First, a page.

Podcaster: Pamela Quevillon
Title: Orion and the Pretty Cool Universe
Organization: Speak Easy Narration
Description: This is the 1st audio from Space Scoop, a product of “Universe Awareness”. Our goal is to inspire every child with our wonderful cosmos.
Bio: Pamela Quevillon is a voice actress who most often lends her voice to science and science fiction content. You can find her work on the “Escape Pod” and “365 Days of Astronomy”, as well as on her site
Today’s sponsor: This episode of “365 Days of Astronomy” is sponsored by — no one. We still need sponsors for many days in 2013, so please consider sponsoring a day or two. Just click on the “Donate” button on the lower left side of this webpage, or contact us at firstname.lastname@example.org.
This is 365 Days of Astronomy. Today we bring you Space Scoop, a product of “Universe Awareness”. Our goal is to inspire every child with our wonderful cosmos.
One nice side effect of inspiring the kids, is often you can awe the adults as well.
The Universe is a pretty cool place.
If you hopped on a tour bus for a complete tour of the cosmos, it would take you past a number of “hot” attractions, like the Sun, monster black holes and billions of shining stars. But mostly, space is incredibly cold. The empty blackness that makes up most of the Universe is on average minus 270°C! That’s just a couple of degrees above “absolute zero” — which is minus 273°C, the coldest possible temperature.
If you go to the Universal Awareness website or view the album art for this podcast you’ll see an odd strip of red, orange and yellow gas cutting through the blackness of space. It might look like a ribbon of hot fire stretching through space, but this is actually a cold cloud of gas and dust, which is -250 °C! That’s freezing!
The red colour is the faint glow of light that our eyes can’t see. This is easier to understand if you imagine light is like sound: some sounds are too low for our ears to hear, but other animals, for example whales, can still hear them. The invisible light being emitted by the red cloud in this picture is called radio light — it’s the same light used to send information to your radio and mobile phones. In the same way that our ears can’t hear very low sounds, our eyes can’t see radio light. However, some of our telescopes can. Astronomers make pictures from the data collected by these telescopes and colour them, so we can enjoy these otherwise-invisible objects.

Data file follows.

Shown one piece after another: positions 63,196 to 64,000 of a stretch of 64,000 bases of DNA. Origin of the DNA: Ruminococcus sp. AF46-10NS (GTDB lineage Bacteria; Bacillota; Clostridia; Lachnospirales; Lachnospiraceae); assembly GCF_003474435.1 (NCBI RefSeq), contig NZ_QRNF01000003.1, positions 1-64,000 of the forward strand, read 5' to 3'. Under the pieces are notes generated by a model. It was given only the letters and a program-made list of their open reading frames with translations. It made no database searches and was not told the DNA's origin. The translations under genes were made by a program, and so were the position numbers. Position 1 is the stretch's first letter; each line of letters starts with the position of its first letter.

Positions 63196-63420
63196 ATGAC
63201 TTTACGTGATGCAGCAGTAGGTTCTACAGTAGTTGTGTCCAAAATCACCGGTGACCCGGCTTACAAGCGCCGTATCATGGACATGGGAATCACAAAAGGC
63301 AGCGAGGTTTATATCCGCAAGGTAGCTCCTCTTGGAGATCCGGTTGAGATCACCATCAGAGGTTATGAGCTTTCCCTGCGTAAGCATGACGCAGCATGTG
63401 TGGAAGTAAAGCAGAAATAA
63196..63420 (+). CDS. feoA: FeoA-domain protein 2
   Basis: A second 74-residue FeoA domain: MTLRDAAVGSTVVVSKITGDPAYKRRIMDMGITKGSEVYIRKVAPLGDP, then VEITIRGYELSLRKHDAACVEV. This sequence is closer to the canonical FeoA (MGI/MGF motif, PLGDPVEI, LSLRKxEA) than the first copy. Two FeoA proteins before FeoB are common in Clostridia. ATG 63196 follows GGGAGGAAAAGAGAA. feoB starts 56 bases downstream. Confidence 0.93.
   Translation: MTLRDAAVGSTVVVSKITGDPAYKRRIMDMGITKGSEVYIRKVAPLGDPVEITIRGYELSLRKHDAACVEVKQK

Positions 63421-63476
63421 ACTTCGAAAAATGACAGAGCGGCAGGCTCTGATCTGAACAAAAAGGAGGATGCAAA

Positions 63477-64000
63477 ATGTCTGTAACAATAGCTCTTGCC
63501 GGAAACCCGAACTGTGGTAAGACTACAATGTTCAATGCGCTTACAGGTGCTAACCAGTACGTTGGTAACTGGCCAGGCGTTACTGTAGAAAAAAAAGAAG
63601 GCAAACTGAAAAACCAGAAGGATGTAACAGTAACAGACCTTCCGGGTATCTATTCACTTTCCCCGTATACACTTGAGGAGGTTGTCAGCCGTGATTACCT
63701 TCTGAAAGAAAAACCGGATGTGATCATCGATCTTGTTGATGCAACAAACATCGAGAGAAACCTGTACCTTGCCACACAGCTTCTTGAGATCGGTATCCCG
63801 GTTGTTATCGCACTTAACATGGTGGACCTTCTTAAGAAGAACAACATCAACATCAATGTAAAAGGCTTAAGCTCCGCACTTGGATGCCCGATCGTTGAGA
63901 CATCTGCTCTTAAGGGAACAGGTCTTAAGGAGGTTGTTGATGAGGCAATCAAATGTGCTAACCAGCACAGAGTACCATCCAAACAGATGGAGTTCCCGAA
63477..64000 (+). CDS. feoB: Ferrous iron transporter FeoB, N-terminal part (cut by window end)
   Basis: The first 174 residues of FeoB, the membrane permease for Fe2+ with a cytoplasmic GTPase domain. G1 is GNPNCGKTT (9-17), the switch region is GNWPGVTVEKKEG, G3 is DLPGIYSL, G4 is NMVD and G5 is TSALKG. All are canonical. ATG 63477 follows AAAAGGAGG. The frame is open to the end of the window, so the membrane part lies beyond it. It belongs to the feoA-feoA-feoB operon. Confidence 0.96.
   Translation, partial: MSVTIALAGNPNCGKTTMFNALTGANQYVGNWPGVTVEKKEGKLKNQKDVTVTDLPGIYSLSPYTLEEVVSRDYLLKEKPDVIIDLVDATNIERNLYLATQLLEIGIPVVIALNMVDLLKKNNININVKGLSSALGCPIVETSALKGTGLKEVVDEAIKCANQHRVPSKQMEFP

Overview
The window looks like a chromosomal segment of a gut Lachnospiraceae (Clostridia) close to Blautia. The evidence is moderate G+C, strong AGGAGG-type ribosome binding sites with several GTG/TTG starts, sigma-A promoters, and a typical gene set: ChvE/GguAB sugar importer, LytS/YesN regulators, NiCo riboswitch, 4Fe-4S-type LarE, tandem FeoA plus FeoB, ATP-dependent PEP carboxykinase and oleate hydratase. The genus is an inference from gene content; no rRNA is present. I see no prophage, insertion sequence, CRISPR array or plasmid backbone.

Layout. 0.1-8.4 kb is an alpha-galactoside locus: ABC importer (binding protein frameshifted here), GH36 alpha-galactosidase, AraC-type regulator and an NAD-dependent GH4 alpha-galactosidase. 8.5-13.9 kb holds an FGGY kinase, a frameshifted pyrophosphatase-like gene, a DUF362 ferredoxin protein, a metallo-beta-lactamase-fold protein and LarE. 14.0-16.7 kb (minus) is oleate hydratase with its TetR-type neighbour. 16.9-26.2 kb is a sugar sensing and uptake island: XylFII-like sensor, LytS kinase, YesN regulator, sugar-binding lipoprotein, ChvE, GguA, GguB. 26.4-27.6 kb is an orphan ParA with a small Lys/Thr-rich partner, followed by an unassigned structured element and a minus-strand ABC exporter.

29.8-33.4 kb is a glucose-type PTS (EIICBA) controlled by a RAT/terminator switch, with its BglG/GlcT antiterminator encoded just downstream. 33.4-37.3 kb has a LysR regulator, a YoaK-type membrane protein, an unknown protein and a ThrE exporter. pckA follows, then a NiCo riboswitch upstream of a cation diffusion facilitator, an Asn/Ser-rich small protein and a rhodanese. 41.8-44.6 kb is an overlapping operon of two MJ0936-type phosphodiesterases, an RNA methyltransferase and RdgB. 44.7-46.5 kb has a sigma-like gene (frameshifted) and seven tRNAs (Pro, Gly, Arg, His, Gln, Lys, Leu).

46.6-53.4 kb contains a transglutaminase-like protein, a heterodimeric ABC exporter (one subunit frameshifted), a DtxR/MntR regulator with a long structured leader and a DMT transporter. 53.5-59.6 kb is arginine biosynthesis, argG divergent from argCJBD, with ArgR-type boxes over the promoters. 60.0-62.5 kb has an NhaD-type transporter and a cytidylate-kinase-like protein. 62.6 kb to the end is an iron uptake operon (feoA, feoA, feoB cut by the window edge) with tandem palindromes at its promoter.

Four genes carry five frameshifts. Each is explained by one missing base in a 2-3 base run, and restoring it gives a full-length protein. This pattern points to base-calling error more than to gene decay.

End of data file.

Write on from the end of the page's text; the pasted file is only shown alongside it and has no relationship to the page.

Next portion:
The image was taken with the APEX telescope in Chile using a special camera that can see wavelengths of light that are shorter than a millimeter. That may seem tiny, but the color red has a wavelength nearly 10,000 times smaller! Since red is the longest wavelength our eye’s can see, scientists colored the image shades of red and orange.
It might seem strange that they chose to colour something so cold in red. Normally we associate red with hot things, like the hot-water tap or fire, and cold things with blue. But in space it works the opposite way around. The bright blue points scattered around this picture are stars – very hot young stars. As these stars cool, they will actually become more red!
Where’s the coldest spot in the Universe? Not the South Pole, where the temperatures plunge to a mere average of -62°C. Not even in deepest outer space. As far as scientists can tell, the lowest temperature ever reached was right here on Earth! Scientists in a laboratory managed to create temperatures astonishingly close to absolute zero!
Want to see this region for yourself?
These glowing region on the sky is part of a star forming region in the constellation Orion the hunter. A mixture of bright nebulae, hot young stars and cold dust clouds, this region is hundreds of light-years across and located about 1350 light-years from us. The orange, submillimetre-wavelength glow comes from the cold dust clouds.